The fish rejects your fly for the same reason that prospects ignore your message.
By MARK RIFFEY for the Flathead Beacon
Last week, I met a couple of old college buds in Southwest Wyoming’s Bridger-Teton range (near LaBarge) to take on Wyoming’s Cutt-Slam cutthroat fishing challenge.
This would not be easy. Four cutty subspecies in four different drainages – some of them in the tiniest of water (water shoes rather than waders), with two guys who are much more experienced than I am in the fine art of selling to fish.
This effort would be much like marketing and sales in a tough market with a prospect who knows exactly what they want and will accept nothing less. The parallels are fairly obvious: your message (fly), your presentation (cast) and your careful selection of the right prospect (in this trip, only four subspecies mattered).
Early on, unheard and unseen
For the better part of two days, I caught nothing. You would have thought I was making carpet cleaning offers to people with hardwood floors, or trying to sell family minivans to folks who live 20 miles off the highway on a rough dirt road.
At some point late on the afternoon of day two, one of the guys mentioned to me that the local hoppers were a good bit bigger than the flies I was using. Sending the wrong message (fly) to the wrong fish is no different than sending the wrong message to the wrong prospect (or sending any message to the disinterested).
So I changed my message.
Before long, the change in fly size improved my luck, at least until the last day. Ultimately, the Grey’s River contingent of Snake River Cutthroats never responded to my cold calls on that last day, perhaps due to an early morning downpour.
How’s your message working?
Obviously, the point of this story is to provoke you to take a look at the messages you’re sending and who you’re sending them to. For retailers, the most important sales and marketing period of your business year is ramping up. For those who serve tourists, what you do in the “off season” is as important. No matter what you sell, knowing that the message you send (even if you use “inbound” marketing) is being seen / heard by the right people and is context with their needs is critical.
Wrong message, wrong destination equals wasted money, time and effort. Even a little bit wrong is enough for someone (or a fish) to think “Oh, that’s not for me, I’m moving on.”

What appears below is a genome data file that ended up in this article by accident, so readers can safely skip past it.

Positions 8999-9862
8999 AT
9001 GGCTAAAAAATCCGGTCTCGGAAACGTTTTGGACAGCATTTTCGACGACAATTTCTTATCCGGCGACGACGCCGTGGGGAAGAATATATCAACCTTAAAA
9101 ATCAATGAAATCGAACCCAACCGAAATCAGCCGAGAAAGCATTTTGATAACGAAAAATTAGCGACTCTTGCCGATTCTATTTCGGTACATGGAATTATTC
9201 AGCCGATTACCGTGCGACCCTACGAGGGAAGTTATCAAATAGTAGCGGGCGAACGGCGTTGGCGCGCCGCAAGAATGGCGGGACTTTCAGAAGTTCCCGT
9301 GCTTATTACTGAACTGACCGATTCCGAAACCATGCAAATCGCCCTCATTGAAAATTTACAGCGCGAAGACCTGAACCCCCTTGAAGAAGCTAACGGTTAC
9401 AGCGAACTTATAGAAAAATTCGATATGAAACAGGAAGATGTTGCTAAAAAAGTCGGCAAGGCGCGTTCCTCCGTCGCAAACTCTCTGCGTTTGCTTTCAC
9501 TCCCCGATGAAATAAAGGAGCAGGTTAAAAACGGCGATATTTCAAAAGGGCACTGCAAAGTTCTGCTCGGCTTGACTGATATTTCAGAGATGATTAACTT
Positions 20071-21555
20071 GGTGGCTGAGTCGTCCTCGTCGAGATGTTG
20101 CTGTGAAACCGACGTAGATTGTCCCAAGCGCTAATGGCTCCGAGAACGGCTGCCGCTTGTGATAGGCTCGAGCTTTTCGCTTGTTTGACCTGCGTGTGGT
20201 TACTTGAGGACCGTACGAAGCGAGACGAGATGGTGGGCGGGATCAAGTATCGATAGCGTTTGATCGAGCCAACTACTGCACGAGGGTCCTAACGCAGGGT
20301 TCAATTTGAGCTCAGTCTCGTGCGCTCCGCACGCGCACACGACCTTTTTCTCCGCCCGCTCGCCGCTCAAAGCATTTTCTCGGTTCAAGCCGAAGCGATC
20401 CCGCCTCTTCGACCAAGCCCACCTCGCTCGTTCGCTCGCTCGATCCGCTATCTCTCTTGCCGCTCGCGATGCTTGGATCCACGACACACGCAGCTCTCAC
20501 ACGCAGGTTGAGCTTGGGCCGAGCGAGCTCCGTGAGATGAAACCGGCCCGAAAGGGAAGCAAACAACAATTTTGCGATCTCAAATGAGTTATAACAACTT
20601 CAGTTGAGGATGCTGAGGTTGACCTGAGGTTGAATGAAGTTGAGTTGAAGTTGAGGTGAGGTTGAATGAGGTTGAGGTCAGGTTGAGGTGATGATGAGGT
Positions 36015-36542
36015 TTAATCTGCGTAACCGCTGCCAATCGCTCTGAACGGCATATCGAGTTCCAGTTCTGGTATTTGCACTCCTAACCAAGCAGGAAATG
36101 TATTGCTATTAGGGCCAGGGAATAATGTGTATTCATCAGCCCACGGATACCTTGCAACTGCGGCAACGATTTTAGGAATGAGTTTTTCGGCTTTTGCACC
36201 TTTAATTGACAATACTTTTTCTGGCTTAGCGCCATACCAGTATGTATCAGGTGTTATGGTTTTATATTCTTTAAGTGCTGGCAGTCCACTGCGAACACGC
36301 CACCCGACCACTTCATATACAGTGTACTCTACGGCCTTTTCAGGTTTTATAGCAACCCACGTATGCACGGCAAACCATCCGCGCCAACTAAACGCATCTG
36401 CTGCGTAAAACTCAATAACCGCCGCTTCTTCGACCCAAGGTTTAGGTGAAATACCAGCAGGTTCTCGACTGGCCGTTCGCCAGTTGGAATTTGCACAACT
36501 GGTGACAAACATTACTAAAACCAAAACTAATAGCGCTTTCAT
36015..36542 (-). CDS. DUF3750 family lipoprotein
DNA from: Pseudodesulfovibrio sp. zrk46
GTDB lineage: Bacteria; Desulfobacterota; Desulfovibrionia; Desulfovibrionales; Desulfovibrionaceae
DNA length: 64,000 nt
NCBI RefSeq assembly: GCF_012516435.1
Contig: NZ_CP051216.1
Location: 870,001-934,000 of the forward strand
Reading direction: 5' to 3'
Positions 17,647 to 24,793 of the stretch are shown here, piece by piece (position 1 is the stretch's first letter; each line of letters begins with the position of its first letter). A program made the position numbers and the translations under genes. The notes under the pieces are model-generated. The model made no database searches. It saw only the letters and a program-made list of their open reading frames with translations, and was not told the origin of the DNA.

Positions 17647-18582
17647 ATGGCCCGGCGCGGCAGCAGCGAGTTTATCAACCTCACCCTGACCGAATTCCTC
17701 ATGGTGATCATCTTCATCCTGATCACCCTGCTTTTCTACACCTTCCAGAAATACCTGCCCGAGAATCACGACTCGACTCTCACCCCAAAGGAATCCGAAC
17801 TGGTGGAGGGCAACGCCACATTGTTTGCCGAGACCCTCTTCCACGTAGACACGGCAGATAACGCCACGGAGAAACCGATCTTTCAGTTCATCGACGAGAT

You’ve heard this before, but have you thought deeply about it? Think about the messages you get each day. How many of them truly grasp your interest? It doesn’t matter how clever or funny they are if they’re not about something you care about or are interested in. How many of these messages are about something you’re really interested in? How many of those convey a message that motivates you to actually take action?
That’s the critical eye you need to use when looking at each message you’re sending, whether sending a postcard or using the latest, greatest sophisticated inbound marketing tool.
When that fish fails to strike, you know why (sort of). It’s the wrong size, the wrong color, the wrong depth, the wrong time of year, etc. There are so many different ways to serve up the wrong fly – and it’s no different for what you use to communicate with prospects and clients.
Big (Fish) Data
Wyoming Game and Fish’s Cutt-Slam is, among other things, a combination of clever marketing and inexpensive data collection.
For the price of some record keeping, photography, a website, some color certificates (for participants who complete the Slam) and some cutthroat subspecies info, the Cutt-Slam provokes fly fishing enthusiasts to purchase licenses, eat and stay in Wyoming, fish the state’s southwestern waters and report details about the fish they caught, including date, location and a photo.
What this provides to WY Game and Fish is a litany of data and evidence about the progress of their efforts to repopulate the state’s four cutthroat subspecies – without sending people out on the road.
It’s a smart way to get people to visit, fish and help you with your project’s data collection – all at the same time.
Likewise, it provides a lesson on creativity and thinking about how to do more than what you have to get done – and how to involve enthusiastic experts in a way that benefits them as well.